I hate surprises in my liquor store business.
- “Oh, no! We’re almost out of sacks!”
- “We need to come up with money to cover the insurance payment!”
- “Why didn’t you remember to order the Oktoberfest last month?!”
No one likes surprises like that, so I started using a perpetual calendar.
Hanging above the current calendar on the wall is a bundled sheaf of 12 sheets of plain copy paper. Each sheet has a month written on it. And on each month, we write things that will recur from year to year. We’ve been using it for a couple of years now, and it’s gotten pretty detailed.
Here’s what we have on our perpetual calendar:
- holidays to decorate for
- community events we need to prepare or stock up for (festivals, events, banquets, dinners and others we need to be ready for)
- key supplies to check on certain dates (like, check the gift wrapping supplies well before the holidays)
- special items to order that we only need seasonally
- occasional or yearly expenses like licenses and insurance
- anything we need to remember for next year
Even in a small town, we can’t remember every community event, banquet and festival that we need to, so now we let the calendar remind us.
This doesn’t just apply to business. Back when I worked for the regional Girl Scout council, I got tired of surprise events and deadlines coming up. So I hung 12 sheets of paper on the wall and had all of the staff start adding events, notices and reminders. Even long-time staff appreciated not having to keep it all in their heads.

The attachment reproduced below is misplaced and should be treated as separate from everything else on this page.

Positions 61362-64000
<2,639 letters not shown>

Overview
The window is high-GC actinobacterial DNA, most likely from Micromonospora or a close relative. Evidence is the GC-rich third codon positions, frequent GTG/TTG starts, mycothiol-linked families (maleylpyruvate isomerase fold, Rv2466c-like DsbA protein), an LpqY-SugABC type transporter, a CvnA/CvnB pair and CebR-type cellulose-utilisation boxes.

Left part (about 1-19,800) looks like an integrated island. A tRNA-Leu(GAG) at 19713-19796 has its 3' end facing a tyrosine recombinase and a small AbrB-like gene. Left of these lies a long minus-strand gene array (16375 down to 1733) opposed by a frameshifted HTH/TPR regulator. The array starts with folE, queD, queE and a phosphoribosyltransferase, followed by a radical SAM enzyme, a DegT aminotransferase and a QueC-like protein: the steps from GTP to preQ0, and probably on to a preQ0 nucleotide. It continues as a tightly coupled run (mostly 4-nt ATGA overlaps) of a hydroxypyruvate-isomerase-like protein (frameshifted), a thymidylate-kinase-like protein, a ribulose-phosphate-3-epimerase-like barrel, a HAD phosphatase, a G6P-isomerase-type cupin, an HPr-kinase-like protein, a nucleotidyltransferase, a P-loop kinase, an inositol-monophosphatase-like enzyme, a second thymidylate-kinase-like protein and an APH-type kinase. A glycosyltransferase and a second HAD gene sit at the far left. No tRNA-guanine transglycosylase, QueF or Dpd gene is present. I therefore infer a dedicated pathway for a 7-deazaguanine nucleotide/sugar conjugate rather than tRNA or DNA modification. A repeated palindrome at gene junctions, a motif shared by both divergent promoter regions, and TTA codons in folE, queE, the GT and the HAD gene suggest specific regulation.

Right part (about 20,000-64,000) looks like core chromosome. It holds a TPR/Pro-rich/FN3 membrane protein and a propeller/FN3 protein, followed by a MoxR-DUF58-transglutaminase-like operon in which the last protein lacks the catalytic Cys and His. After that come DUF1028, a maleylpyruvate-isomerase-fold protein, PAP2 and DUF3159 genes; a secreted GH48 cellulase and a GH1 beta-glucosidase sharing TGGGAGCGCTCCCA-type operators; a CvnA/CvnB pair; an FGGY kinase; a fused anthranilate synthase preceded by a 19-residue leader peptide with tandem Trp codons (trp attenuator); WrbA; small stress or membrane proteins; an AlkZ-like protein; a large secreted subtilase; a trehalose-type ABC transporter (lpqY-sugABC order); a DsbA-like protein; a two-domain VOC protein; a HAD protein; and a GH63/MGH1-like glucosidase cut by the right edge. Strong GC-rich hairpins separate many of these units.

I’m starting to think every organization, even if it’s just one person, needs a perpetual calendar.
Your homework assignment is to answer these questions:
- What items would go on your perpetual calendar?
- What form makes the most sense for you: paper, an online calendar like Google calendar, or maybe a cloud note like Evernote?
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Becky started Small Biz Survival in 2006 to share rural business and community building stories and ideas with other small town business people. She and her husband have a small cattle ranch and are lifelong entrepreneurs. Becky is an international speaker on small business and rural topics.